From: Robin Blackstone, ENN
Published October 17, 2013 01:25 PM

Lucky to Find a New Dragon Tree Species

The Dracaena kaweesakii, thought to bring luck to the Thai people who have them in their households, has recently been identified as a new species within the group Dracaena. These beautiful trees are often associated with Buddhist temples. Researchers led by Paul Wilken, of Kew Royal Botanical Gardens and Piyakaset Suksathan have identified the morphologically distinct element of the plant group from Thailand and Burma. An undifferentiated leaf sheath, the lack of a leaf blade central costa, free tepals and thickened filaments, characterizes the newly identified species.




The species is most closely identified with the Dracaena cambodiana, Dracaena cochinchinensis and Dracaena yuccifolia and is part of a total of 15 species of Dracaena in Thailand.

Dracaena kaweesakii features up to several hundred branches all spreading and dividing with white leaf sheaths. These turn brown when dry and they lack the yellow or dark brown pigmentation when fresh.  It has a tree-like habit and generally grows to 3-6 m in height but can grow to be as large as 12m. the tree’s crown has an equally wide diameter.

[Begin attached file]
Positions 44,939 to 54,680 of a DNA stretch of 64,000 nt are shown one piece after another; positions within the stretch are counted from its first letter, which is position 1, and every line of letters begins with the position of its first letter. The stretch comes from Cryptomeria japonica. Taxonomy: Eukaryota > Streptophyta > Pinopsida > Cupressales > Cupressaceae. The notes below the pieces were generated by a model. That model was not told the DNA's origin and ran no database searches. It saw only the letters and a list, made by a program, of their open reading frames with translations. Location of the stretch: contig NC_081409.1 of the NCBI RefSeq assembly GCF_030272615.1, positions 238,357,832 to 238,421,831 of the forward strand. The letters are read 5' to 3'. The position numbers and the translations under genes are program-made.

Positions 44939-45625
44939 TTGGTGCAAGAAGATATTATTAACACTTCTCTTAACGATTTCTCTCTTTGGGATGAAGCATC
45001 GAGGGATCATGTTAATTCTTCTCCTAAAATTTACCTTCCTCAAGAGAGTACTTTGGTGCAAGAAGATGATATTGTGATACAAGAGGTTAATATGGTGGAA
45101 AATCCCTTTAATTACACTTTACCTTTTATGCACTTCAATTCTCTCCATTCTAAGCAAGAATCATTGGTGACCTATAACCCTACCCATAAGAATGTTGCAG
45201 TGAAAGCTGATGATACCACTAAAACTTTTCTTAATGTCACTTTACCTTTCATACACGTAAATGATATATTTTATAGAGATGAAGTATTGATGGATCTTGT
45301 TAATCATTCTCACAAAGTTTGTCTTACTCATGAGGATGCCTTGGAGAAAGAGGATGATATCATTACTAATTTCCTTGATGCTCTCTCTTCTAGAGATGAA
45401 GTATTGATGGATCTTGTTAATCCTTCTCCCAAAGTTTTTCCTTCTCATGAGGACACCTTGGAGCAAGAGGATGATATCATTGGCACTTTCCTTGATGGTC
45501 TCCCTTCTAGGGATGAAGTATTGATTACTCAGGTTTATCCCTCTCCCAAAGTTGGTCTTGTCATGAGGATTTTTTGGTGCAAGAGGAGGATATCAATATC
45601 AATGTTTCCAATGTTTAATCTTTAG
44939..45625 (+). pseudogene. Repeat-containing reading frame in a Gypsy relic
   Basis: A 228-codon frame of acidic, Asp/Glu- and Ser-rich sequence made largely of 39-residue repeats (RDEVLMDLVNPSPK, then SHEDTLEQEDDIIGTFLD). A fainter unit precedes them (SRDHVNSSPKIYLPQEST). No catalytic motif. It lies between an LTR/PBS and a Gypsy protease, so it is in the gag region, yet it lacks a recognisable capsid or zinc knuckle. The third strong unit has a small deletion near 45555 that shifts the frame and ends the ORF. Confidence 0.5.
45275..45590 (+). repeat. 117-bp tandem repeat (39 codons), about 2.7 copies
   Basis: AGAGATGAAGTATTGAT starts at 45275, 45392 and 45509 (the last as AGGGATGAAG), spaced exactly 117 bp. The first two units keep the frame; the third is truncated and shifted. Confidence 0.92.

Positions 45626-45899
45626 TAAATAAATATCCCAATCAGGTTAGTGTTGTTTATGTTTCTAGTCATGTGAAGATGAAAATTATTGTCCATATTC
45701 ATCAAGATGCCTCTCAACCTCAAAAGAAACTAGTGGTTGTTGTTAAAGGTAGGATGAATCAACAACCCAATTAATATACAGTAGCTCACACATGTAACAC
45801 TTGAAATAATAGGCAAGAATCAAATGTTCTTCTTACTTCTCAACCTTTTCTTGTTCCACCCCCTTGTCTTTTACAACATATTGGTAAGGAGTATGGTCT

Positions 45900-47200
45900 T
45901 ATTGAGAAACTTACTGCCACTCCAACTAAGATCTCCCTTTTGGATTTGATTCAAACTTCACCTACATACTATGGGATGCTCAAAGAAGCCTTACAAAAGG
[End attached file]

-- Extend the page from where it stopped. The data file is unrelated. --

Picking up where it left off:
The brown, grey or ash-white corky-fissured trunk base is about 1 m in diameter. Soft sword-shaped leaves are arranged in dense clusters of 20-50 leaves at shoot apices. The leaf shape is more specifically described as ovate to ovate-triangular and white sometimes with irregular red dried sap markings. Cream colored flowers have bright orange filaments. The tree grows in limestone karst often on ridge tops or slopes throughout most of Thailand and Burma. Elevation generally affects the density and vigor of the branches and leaves.

One of the main threats to the species is the destruction of its habitat as the limestone is used extensively for concrete. Further because of the beauty of the tree's known beauty, it is often extracted from its native surroundings to be placed in gardens. These two things limit its natural distribution. And while there yet is no direct evidence of over-extraction, sustainability studies are needed to insure the protection of this beautiful species.

More details with regard to Paul Wilkins study of this species and his methodologies can be found at PhytoKeys.

Dracaena kaweesakii tree image from Paul Wilken.

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